In the age of high anxiety, the idea of a benevolent hijacking seems unorthodox. But that’s pretty much what happens onstage in Lisa Kron’s ingeniously oddball play “Well,” arriving on Broadway with its many charms intact after a hit 2004 run at the Public Theater. That the pilot in this case allows herself to be so thoroughly commandeered by other forces, both as playwright and lead performer, only enhances the refreshingly self-effacing, generous and genuine qualities of this circuitous but clearly heartfelt tribute to Kron’s mother, a maverick spirit and a champion of integration.
Despite its advocacy of accepting difference, this is no banal message play. A “solo show with other people in it,” “Well” studiously defies categorization. It borrows as much from Pirandello as from more contemporary downtown metatheatrics to flirt willfully with chaos and derailment throughout much of the running time — only to come together with bracing clarity in the final stretch when Kron appears to have lost control of the vehicle.
Of course, the anarchy is entirely artful and calculated, but in director Leigh Silverman’s playfully loose-limbed production, it has the captivating air of reckless spontaneity.
Adopting the manner of a slightly self-conscious motivational speaker, Kron insists off the bat that this is not a play about herself and her mother, indicating the woman in the dowdy nightgown, cardigan and slippers stage left who’s been snoozing in a La-Z-Boy recliner since the audience entered.
Revealing that her chosen topic will be illness and wellness in the individual and the community, Kron describes the show, with the help of index cards, as “a theatrical exploration of issues which are universal and for which we will occasionally be using my mother as an example.”
But from the moment her mother, Ann (Jayne Houdyshell), is roused from slumber, it seems clear from her skeptical comments that this affable Midwestern woman will be no meekly compliant instructional aid. Clearly, she’s not ecstatic about waking to find herself and her living room (a cluttered, pack-rat corner of Tony Walton’s deftly multifunctional set) on display before a live audience. But if Ann Kron’s lifelong battle with “allergies” is going to be discussed, she wants a hand in the telling.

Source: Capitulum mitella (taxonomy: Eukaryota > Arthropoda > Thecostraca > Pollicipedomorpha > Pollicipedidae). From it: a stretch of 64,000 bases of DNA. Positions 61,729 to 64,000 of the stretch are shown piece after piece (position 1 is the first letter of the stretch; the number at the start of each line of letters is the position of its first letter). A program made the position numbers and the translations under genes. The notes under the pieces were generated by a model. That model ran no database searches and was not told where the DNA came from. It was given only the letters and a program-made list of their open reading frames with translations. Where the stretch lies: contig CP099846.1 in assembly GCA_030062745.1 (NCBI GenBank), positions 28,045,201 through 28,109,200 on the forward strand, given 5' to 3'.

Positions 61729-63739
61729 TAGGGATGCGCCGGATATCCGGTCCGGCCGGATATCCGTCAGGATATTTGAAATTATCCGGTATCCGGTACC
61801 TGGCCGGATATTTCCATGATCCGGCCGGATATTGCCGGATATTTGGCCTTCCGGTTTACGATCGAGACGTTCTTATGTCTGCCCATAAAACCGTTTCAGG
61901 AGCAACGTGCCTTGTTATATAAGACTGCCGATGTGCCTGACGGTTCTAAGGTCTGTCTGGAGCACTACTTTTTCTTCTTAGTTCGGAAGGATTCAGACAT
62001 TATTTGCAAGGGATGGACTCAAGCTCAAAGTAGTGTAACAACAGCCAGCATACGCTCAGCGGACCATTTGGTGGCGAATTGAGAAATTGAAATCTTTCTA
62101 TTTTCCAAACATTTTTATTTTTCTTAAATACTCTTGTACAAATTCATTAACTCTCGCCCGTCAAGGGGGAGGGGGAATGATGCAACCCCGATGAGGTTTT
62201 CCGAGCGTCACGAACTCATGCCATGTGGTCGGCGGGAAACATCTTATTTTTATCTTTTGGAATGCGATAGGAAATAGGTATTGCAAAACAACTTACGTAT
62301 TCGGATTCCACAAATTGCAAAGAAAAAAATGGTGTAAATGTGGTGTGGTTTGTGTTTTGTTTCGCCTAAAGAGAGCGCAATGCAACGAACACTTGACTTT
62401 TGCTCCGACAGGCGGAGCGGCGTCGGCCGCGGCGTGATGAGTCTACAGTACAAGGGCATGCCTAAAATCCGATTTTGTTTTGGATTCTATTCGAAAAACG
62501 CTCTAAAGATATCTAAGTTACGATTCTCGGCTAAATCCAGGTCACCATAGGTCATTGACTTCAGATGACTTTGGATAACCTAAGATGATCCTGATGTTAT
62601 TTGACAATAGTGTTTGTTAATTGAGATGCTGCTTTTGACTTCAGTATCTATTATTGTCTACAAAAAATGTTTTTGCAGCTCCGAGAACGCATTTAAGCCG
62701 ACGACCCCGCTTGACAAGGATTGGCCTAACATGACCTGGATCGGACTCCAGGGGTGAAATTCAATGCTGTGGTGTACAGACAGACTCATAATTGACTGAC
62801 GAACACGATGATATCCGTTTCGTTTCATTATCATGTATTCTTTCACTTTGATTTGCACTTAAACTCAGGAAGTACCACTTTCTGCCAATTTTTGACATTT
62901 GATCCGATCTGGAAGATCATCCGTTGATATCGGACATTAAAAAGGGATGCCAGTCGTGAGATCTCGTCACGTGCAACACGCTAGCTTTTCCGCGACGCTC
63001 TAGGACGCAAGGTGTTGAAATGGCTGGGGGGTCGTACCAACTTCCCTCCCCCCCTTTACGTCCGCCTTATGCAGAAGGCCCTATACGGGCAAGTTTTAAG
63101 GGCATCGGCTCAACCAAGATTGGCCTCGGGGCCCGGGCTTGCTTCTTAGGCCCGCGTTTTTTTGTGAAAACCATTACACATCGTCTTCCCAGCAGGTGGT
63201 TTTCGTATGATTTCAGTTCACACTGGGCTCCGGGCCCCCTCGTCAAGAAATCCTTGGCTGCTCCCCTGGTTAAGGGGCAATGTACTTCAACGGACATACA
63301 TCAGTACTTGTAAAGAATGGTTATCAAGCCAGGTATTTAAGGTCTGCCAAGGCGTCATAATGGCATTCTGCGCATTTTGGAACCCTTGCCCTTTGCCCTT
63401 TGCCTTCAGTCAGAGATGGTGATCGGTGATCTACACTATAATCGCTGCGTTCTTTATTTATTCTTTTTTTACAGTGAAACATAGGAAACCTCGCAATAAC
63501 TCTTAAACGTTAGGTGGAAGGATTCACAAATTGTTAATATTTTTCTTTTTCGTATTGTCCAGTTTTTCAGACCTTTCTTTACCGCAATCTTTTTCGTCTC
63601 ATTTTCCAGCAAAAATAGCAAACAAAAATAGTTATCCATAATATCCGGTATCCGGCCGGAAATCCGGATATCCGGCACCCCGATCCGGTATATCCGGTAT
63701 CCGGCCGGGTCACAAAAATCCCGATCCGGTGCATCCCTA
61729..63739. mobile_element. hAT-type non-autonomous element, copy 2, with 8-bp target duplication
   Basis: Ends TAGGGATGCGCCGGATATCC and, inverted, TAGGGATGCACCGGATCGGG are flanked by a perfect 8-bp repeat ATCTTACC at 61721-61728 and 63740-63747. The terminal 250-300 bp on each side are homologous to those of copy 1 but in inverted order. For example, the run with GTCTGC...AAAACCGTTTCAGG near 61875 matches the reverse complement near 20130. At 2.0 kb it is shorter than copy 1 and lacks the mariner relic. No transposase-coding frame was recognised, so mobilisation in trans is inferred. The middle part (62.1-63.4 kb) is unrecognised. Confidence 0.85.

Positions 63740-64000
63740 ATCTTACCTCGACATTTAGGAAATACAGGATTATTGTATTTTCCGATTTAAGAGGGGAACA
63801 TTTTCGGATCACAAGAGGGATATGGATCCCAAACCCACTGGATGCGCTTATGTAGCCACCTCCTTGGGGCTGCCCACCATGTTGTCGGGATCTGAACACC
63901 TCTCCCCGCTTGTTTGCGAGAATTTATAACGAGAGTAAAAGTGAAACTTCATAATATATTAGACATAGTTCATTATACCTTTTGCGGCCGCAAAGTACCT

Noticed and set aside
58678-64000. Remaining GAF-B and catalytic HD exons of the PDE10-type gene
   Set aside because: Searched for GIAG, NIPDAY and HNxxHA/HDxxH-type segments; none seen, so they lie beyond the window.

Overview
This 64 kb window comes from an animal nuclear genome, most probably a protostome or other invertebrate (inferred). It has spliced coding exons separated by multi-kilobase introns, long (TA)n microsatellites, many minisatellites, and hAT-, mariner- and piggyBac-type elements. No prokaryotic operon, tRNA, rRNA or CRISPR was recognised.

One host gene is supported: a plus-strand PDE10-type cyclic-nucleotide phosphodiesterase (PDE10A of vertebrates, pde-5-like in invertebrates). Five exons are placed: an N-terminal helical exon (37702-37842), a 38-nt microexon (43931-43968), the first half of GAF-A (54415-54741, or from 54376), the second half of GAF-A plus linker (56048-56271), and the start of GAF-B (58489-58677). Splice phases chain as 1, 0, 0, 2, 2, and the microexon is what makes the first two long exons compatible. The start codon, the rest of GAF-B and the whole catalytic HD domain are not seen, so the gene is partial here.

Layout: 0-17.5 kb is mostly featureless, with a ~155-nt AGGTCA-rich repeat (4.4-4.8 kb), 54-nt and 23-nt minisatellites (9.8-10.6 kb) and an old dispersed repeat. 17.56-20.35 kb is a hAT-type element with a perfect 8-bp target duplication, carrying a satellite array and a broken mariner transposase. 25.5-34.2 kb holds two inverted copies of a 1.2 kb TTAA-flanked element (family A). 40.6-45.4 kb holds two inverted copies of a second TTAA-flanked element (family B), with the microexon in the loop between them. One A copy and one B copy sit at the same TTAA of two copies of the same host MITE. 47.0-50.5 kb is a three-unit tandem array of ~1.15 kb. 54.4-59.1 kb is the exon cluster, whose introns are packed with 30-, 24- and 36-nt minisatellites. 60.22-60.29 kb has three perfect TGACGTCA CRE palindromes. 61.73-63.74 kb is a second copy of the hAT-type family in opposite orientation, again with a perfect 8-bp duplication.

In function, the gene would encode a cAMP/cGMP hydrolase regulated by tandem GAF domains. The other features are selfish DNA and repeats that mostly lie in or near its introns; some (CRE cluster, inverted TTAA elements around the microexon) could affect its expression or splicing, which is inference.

“My mother is a fantastically energetic person trapped in an utterly exhausted body,” explains Lisa. Despite the dogged determination with which she claims a broader scope, that paradox is the play’s galvanizing central conflict.
“It’s not about how she’s been sick for years and years and years, and I was sick as well but somehow I got better,” insists Lisa. “It’s not about how she was able to heal a neighborhood, but she’s not able to heal herself.” The magic of “Well” is both its reluctant confinement to personal history and its seemingly haphazard, empathetic embrace of a more universal perspective.
The healing intervention of which Kron speaks grew out of her mother’s desire to raise the playwright and her brother in a racially integrated neighborhood, hence the need to set about creating one in Lansing, Mich., using social activities to build political power and battle the city council over zoning changes. With the help of four other multitasking cast members, the play also chronicles Lisa’s time in the allergy unit at Chi’s Henrotin Hospital.